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38155834 air-india-–-indian-airlines-merger


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  • 1. Air India – Indian Airlines Merger Analyzing what went wrong in the Air India – Indian Airlines Merger By Group 3 Utkarsh (8) Mridu (9 Priyanka (18) Vaibhav (41) Mallika (47) Anirudh (53)
  • 2. What does this case talk about?  The Issue: On July 15, 2007 Air India (AI) and Indian Airlines (IA) were merged to form a new company, the National Aviation Company of India Ltd. (NACIL)  The Reasons: The merger was brought about to solve certain aviation issues such as dipping profits, increase of fleet, and overcoming competition from new entrants  The Result: The merger has brought additional problems for the airlines and the recent Parliamentary Committee of March 2010 has termed the merger as a "marriage of incompatible
  • 3. Background to the Case  Air India: Air India, formerly named Tata Airlines was founded by JRD Tata. It was converted into a Public Limited Company on July 29th 1946 and renamed as Air India, primarily operating on international routes. Air India was based out of Mumbai.  Indian Airlines: The airline was set up on 1 August 1953 and operated on domestic routes. The airline was based out of New Delhi and had a pre-merger fleet of over 55 aircraft in 2006.  Interestingly both companies also made an attempt at merging in 1986 as well
  • 4. Reasons leading to the Merger  Escalating costs of Aviation Turbine Fuel (ATF)  Immense competition from private and low cost     airlines Increased cost pressures due to acquisition of additional aircraft Leadership crisis due to frequent change of the chairman-cum-managing director Air India could not fully use the bilateral rights unlike foreign airlines which took maximum advantage Declining passenger traffic in the premium class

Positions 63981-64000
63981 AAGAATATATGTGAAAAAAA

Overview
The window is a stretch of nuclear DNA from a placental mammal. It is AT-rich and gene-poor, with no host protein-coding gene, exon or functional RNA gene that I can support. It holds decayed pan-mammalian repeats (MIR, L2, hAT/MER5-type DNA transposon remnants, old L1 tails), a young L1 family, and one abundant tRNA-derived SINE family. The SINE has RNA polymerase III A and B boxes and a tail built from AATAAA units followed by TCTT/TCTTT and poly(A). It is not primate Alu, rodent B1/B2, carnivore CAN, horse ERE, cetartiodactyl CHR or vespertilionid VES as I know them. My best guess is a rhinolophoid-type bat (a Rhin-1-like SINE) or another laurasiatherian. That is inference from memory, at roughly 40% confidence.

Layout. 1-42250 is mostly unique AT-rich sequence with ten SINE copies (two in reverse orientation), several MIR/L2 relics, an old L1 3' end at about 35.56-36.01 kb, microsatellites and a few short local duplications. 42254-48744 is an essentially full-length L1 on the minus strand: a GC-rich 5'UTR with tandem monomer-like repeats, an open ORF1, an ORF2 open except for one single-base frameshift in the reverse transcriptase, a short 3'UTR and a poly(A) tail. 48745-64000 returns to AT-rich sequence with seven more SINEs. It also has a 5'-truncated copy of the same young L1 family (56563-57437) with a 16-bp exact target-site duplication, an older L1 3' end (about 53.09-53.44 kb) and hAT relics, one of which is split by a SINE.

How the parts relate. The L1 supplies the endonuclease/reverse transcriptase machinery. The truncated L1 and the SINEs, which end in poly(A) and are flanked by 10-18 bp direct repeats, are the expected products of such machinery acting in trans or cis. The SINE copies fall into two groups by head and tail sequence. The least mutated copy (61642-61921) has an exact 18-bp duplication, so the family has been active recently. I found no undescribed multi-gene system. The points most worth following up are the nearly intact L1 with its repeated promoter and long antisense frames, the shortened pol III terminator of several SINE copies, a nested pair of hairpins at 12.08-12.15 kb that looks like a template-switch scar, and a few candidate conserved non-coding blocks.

• 5. What the merger tried to achieve  Economies of scale in areas such as     maintenance, ground operations, the use of landing slots and parking rights etc Volume Discounts in areas such as fuel purchase, insurance Increased fleet size such that the combined fleet was of over 120 aircraft, currently over 150 aircraft, placing it among the top 10 airlines in Asia, and the top 30 in the world Hub and spoke system which could be achieved by the merger of the international and domestic airlines Leverage and pool-in of resources such as manpower, infrastructure and assets, better aircraft
  • 6. Challenges and Obstacles  Employee opposition due to fear of retrenchment,     and redundancy of roles Union issues and distrust as both companies had strong unions which would oppose any kind of wage and operational changes Operational differences as both the airlines followed completely different pay structures and airline routes which could result in a conflicts of interests situation Different fleet compositions of the airlines would create complications in inventory management, maintenance, repair establishments, and pilot training IT integration as both airlines had separate fleets and flight booking operations
  • 7. Merged Entity Logo
  • 8. Post Merger Problems  Incomplete integration of official positions, of IT systems and as well as infrastructure due to different aircraft flown by the two companies, and inability of employee unions to accept merger  Decline of customer service due to integration issues  Ballooning of losses due to o increasing prices of ATF o decreased passenger traffic during recession o unnecessary and costly acquisition of aircraft fleet  Leadership crisis continues due to frequent change of CEOs (4 different CEOs in last 2 years)  Increased competition from domestic airlines as well as international airlines due to unfavorable government policies
  • 9. Pre and Post Merger Profit and Loss
  • 10. Thank You